Asan Beach Unit Closed Off a Section Due to Little Fire Ants
Due to the presence of the invasive Little Fire Ant, War in the Pacific National Historical Park has closed a part of the Asan Beach Unit. More »
Additional Closure in Asan Beach Unit
The park has closed an additional area along Asan Beach due to the invasive Little Fire Ant. More »
Temporary Closure of Asan Bay Overlook
Renovations have begun at the Asan Bay Overlook, including removal and replacement of panels at the Memorial Wall. To ensure visitor safety and provide space for equipment, sections of the site will be closed to the public through mid-July. More »
Coral reefs at War in the Pacific National Historical Park have incredible biodiversity.
An astounding number of organisms make their homes on the coral reefs of War in the Pacific National Historical Park in the waters of Guam-in fact, more species of corals, fish, and invertebrates live on these reefs than on the coral reefs of Hawaii or Samoa. This incredible biodiversity makes for an amazing and complex ecosystem. On Guam reefs, you will find herbivores such as kichu, (convict tangs), and palakse (bullethead parrotfish), and predators such as Iʻe (jacks) or gadao, (groupers). Traditionally, these fish were an important part of the Chamorro diet, and are still fished for food today. The diversity of the plants and animals found on these reefs is rarely matched anywhere in the world.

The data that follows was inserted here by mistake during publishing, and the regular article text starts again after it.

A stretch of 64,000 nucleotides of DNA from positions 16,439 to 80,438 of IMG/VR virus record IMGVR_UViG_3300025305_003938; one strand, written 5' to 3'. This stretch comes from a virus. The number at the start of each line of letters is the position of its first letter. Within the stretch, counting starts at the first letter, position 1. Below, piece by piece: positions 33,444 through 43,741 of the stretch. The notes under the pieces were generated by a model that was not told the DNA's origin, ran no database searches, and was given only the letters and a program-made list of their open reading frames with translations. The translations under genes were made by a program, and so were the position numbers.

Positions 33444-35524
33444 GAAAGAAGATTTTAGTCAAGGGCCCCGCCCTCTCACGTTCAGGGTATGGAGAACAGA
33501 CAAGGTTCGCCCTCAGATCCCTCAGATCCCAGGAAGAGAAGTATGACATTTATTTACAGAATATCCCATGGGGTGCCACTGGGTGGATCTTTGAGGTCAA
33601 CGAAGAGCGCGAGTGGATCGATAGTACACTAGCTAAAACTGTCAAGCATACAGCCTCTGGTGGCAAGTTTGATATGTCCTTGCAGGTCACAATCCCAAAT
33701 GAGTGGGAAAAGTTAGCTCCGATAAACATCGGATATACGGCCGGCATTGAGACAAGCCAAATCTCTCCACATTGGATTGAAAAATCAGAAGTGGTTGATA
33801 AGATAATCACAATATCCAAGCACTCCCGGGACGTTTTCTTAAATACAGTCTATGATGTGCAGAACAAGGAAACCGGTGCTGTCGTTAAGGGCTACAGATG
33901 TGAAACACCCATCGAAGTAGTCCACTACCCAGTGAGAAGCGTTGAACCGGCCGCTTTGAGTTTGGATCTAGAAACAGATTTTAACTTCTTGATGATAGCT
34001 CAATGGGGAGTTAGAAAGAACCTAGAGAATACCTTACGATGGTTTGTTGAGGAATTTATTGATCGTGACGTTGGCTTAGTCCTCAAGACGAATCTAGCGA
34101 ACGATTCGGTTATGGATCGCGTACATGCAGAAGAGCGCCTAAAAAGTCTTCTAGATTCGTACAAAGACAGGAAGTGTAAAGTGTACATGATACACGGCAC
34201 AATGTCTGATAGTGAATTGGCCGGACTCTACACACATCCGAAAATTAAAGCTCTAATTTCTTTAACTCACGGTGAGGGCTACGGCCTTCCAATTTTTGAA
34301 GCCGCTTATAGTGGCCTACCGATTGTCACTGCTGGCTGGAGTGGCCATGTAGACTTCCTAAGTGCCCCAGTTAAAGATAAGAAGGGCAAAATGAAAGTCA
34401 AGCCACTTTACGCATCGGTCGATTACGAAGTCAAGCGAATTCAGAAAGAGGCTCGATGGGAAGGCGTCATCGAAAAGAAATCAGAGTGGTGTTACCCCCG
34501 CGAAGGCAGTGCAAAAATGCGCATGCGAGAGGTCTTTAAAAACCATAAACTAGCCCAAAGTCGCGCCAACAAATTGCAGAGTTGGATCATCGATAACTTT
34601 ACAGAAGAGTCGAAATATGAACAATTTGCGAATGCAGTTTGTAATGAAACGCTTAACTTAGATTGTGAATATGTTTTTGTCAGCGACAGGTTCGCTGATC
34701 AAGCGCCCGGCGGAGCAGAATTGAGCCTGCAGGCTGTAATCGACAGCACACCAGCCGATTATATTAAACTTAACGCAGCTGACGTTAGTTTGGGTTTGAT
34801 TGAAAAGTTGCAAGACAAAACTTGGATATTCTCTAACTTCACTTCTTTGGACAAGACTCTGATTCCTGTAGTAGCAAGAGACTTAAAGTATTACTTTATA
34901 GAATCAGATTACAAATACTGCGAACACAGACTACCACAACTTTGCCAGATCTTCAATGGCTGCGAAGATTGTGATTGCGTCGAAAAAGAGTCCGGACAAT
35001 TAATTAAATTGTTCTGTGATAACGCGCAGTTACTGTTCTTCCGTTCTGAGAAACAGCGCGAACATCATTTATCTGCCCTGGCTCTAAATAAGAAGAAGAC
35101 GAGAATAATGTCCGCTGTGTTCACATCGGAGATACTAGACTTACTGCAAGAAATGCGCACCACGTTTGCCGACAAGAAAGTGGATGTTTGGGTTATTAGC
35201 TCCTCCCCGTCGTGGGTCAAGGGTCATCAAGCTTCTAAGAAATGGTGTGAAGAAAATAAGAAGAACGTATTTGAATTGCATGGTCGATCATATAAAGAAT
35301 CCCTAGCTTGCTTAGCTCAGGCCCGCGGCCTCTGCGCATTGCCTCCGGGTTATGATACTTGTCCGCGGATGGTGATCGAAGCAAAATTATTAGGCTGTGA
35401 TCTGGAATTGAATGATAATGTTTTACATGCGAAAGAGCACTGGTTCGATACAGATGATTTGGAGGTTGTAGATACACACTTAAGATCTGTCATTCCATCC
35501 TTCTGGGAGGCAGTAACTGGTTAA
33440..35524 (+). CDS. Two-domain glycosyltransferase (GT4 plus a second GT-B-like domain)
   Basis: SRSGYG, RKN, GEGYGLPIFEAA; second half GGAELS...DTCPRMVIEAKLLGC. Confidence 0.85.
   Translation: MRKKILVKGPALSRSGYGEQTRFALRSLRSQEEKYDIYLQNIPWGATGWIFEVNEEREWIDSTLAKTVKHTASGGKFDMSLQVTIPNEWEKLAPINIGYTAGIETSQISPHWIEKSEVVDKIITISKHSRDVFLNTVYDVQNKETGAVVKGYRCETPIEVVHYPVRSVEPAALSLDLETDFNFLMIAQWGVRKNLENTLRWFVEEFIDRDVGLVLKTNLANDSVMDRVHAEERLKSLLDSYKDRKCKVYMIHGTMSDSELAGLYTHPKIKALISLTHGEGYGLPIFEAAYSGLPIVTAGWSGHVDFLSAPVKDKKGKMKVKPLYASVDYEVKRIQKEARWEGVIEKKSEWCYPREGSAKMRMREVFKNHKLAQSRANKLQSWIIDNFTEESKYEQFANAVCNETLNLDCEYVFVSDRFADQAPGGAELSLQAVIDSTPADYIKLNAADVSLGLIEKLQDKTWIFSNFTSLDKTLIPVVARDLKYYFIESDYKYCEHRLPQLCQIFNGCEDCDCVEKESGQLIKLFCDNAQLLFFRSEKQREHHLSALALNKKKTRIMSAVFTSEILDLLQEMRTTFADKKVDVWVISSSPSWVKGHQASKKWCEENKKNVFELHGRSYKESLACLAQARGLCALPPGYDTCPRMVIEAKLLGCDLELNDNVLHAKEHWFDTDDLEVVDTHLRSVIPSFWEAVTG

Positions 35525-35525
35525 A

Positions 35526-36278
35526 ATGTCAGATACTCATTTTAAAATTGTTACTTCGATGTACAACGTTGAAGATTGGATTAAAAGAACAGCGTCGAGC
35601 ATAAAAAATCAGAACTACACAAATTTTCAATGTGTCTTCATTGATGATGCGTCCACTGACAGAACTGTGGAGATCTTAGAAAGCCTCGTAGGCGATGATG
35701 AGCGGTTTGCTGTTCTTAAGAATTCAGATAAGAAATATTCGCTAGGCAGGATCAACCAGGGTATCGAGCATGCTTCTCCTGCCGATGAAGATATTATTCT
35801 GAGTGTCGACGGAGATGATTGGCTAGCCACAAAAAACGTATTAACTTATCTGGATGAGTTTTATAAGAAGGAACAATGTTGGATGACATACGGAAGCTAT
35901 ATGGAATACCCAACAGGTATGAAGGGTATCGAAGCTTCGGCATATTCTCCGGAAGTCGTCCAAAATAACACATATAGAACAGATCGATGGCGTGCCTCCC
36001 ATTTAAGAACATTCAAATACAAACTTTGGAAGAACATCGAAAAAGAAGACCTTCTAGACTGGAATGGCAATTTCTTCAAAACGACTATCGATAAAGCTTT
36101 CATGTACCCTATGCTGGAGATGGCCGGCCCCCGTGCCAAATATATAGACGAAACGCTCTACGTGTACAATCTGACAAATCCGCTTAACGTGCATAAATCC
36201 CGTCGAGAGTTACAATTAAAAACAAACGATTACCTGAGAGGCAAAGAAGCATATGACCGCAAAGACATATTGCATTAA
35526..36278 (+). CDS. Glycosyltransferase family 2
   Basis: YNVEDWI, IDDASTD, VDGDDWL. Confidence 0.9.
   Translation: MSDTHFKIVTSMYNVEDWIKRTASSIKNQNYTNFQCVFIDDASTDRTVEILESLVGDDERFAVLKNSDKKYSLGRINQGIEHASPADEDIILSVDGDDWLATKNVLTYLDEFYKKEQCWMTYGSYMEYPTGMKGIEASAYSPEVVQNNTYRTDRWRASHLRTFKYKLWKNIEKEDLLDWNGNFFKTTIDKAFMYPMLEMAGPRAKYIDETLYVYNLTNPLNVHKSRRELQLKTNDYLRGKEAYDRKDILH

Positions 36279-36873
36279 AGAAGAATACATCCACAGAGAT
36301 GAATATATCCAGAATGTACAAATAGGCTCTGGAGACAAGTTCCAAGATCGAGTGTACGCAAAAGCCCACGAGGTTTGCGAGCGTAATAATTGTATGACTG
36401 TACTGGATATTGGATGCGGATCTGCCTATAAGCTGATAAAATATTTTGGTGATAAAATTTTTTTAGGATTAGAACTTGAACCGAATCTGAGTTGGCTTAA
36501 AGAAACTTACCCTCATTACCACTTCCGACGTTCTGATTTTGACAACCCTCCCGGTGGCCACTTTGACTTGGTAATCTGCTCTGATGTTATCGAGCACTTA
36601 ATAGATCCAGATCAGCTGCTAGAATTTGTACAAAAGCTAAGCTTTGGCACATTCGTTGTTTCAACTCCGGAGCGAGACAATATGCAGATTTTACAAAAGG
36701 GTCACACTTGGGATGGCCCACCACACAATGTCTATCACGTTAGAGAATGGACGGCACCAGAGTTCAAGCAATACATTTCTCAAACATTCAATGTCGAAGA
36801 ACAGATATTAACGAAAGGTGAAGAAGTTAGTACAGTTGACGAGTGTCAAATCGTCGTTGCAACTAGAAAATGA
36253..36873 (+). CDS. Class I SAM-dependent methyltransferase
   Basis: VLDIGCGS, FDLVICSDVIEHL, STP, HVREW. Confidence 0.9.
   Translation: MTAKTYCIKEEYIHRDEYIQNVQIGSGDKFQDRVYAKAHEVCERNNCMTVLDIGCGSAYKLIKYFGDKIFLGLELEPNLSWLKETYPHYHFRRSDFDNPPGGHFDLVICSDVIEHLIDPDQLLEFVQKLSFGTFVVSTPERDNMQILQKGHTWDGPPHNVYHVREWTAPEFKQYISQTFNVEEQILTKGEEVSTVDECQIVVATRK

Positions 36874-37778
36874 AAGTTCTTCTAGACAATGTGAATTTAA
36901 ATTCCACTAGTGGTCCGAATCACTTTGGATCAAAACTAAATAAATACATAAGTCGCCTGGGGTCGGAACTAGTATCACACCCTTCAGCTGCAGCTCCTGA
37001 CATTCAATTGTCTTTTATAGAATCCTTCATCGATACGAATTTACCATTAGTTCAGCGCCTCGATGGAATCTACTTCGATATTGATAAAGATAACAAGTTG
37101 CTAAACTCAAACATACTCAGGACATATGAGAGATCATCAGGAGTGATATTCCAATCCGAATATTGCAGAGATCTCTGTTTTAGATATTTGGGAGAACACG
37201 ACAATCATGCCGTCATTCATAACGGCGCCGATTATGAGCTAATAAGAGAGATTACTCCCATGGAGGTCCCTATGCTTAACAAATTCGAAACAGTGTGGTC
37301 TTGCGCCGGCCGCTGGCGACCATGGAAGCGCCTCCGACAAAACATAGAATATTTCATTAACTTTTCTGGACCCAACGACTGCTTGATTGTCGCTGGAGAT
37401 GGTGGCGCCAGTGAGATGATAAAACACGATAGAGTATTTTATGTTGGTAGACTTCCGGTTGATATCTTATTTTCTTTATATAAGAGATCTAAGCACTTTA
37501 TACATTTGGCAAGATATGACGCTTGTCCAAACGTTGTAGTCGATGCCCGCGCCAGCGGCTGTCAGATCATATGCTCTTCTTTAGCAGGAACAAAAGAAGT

Though there is high coral diversity, few juvenile corals are growing on the reef.
In addition to historical resources, the park also contains over 1,000 acres of marine ecosystems. Fringing coral reefs provide shelter and food for a wide diversity of corals and fish. Yet scientists have observed a decrease in the number of new or juvenile corals on the reef. Monitoring suggests that low coralline algae cover (4%) could be one cause of this decrease in juveniles (NPS 2009). Corals settle and grow on coralline algae, and when there is not appropriate algae cover, fewer corals can grow. In this park, low coralline algae cover may be connected to low live stony coral cover (10%; NPS 2009). If the number of juvenile corals does not increase, live stony coral may become increasingly rare on these reefs. Cover refers to the space covered by a particular organism on a reef or seafloor when viewed from above. Scientists often use changes in coral cover over time to monitor the overall health of a coral reef.
Learn more about the park's reefs at Teach Ocean Science, a collaborative effort between the National Park Service and other partners.
Did You Know?
Within the seven park units there are coral reefs, limestone forests, wetlands, a mahogany forest, and tropical savanna ecosystems?